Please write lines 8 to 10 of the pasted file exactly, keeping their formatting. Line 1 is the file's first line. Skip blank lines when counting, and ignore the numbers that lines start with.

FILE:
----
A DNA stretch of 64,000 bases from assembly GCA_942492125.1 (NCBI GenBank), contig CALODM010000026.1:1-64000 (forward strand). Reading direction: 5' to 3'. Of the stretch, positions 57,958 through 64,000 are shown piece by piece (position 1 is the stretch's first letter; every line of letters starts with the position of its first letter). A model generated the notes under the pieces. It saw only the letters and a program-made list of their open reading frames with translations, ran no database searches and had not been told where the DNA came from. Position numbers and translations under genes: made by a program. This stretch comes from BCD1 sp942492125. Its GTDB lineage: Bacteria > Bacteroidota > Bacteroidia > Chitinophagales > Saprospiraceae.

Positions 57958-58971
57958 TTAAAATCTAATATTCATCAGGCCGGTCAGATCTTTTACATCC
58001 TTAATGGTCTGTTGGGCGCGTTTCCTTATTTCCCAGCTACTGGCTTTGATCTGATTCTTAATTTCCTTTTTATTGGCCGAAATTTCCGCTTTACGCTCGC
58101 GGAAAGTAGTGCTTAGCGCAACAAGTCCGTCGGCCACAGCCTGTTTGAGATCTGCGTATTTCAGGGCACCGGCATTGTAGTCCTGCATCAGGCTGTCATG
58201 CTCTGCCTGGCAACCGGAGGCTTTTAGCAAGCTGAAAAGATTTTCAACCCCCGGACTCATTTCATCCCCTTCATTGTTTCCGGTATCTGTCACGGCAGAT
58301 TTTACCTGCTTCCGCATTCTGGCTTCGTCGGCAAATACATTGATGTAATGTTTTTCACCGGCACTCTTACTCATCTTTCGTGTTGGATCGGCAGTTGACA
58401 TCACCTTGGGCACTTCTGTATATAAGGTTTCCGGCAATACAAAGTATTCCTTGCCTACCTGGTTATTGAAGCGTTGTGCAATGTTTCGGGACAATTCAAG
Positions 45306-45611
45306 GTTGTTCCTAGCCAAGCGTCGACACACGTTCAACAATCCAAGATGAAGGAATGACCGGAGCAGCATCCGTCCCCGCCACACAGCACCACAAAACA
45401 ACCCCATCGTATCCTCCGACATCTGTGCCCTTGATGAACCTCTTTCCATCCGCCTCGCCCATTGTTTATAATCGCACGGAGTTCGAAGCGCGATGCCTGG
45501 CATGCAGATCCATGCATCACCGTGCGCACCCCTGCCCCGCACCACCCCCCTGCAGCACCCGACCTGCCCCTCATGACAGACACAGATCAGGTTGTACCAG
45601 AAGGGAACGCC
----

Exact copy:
58401 TCACCTTGGGCACTTCTGTATATAAGGTTTCCGGCAATACAAAGTATTCCTTGCCTACCTGGTTATTGAAGCGTTGTGCAATGTTTCGGGACAATTCAAG
Positions 45306-45611
45306 GTTGTTCCTAGCCAAGCGTCGACACACGTTCAACAATCCAAGATGAAGGAATGACCGGAGCAGCATCCGTCCCCGCCACACAGCACCACAAAACA